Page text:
Friday, April 17, 2009

Talking Head: Style Sheet: Belgian Tripel

Posted By on Fri, Apr 17, 2009 at 4:32 PM

click to enlarge The original Superbier: Westmalle Tripel
  • The original Superbier: Westmalle Tripel

The Belgian-style tripel ale makes a great springtime beer, savored on a breezy patio with your trusty laptop, or paired with fresh spring salads. Spring tends to make me feel a little bit drunk, so I have to be careful of the velvet hammer of the tripel's strength, typically 8-10%, especially since they are so easy-drinking. The monks of Westmalle Abbey in Malle first to brew the tripel in 1934, dubbing it "Superbier." The current name refers to the use of three times the malt of a standard abbey-style ale.

Tripels are characterized by a relatively light color, fruity flavors, and a flowery, spicy character being more prominent than hop bitterness. Candi sugar (dextrose) is typically used to increase the alcoholic strength while keeping the body light. Belgian yeast strains contribute to the style's complex aromas and flavors. Fruity esters of orange, banana and pineapple are commonly present. White pepper and clove spiciness from the yeast is complemented by floral hop aromas. Here are three excellent examples of the style, all widely available, one each from Belgium, Canada, and the United States.

Westmalle Tripel (Trappist Monastery of Westmalle, Malle, BEL, 9.5% ABV) is the original animal. Yellow-gold and glowing like an egg yolk, it sports a fizzy head of stacked beads that is fed by a steady stream of bubbles. The aroma is slightly sweet and floral, with notes of brandied fruit and a faint funkiness. The taste is bright and loaded with orange zest, pineapple, medicinal phenols, lemon drops, and just a hint of the underlying pale, powdery malts. The firm bitterness is countered with a quinine sweetness that is anything but cloying. Dry and quenching, think of it as a tonic for what ales you.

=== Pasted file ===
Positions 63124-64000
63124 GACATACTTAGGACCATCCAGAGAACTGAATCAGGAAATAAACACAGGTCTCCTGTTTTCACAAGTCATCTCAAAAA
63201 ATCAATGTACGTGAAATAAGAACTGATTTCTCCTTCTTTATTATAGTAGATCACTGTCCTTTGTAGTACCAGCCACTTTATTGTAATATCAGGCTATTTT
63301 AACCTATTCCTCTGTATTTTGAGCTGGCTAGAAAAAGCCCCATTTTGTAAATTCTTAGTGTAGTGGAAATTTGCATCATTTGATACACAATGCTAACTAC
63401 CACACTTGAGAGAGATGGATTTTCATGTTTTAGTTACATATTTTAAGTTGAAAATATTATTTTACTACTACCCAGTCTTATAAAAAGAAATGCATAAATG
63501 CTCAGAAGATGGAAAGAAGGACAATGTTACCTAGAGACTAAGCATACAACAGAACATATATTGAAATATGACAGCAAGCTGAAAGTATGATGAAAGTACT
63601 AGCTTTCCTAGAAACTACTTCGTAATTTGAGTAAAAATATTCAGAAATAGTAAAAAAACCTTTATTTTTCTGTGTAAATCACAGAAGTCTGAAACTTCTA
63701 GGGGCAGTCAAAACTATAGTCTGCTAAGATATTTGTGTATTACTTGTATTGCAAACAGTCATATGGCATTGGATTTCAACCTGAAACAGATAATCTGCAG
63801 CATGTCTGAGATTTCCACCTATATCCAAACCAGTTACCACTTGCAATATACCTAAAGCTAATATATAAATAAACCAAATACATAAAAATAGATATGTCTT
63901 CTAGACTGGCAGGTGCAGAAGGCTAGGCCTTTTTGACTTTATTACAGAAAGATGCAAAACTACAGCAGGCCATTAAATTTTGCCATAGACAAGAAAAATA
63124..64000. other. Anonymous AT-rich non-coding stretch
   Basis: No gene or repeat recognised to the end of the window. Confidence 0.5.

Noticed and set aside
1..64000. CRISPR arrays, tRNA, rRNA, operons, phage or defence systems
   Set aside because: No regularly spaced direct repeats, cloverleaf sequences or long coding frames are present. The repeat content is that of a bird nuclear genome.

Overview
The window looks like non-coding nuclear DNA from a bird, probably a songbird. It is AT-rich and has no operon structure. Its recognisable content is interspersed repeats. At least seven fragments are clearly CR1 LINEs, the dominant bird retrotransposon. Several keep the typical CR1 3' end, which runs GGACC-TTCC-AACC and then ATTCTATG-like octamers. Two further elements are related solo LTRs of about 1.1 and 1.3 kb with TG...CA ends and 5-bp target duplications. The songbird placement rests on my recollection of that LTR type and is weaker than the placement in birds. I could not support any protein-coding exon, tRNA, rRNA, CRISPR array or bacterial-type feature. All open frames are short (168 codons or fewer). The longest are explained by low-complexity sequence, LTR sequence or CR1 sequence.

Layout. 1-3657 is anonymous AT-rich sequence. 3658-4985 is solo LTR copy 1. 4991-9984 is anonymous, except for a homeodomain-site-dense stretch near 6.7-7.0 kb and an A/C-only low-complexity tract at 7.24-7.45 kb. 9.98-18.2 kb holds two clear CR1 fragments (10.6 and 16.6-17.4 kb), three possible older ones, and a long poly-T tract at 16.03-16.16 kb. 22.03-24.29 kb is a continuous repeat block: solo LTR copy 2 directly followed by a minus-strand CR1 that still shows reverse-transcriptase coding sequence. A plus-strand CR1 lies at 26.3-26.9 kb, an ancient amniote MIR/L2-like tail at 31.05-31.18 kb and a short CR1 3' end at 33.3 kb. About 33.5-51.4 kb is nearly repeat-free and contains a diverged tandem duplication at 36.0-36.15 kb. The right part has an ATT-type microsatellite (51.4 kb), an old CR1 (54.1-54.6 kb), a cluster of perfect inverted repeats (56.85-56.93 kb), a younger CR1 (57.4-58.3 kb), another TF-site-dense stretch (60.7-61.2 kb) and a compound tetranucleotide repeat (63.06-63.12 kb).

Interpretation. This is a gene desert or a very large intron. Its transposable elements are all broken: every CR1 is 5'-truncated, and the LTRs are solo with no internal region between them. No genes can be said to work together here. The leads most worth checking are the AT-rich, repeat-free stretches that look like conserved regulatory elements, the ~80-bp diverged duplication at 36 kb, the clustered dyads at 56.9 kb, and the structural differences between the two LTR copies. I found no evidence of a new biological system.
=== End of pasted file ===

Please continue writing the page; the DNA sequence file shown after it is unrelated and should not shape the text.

La Fin du Monde (Unibroue, Chambly, Quebec, CAN, 9% ABV) pours a hazy, orangish-gold with minimal head. The aroma is full of citrus, tropical fruit and hibiscus, along with a bit of floral soapiness. It smells like Florida. The taste is balanced and refreshing, with orange and pineapple fruitiness and earthy, soothing spices. A honey sweetness is tempered by a moderate bitterness that comes in late, tongue-tickling and peppery. It's clear why this is so well-loved among craft beer enthusiasts. Exotic and etheral, it rises above the level of mere beer.

Allagash Tripel (Allagash Brewing Company, Portland, ME, 9% ABV) is a deep, brassy gold with a thick, globby, 3-finger head that settles oh-so slowly. The nose is spicy and floral with a hint of lemon. On the tongue, a honey sweetness, light bready yeastiness and banana hit first, followed by mild herbs and spices like clove, lemongrass, and an earthy bitterness from the tangy yeast. Nearly full-bodied, but very smooth.

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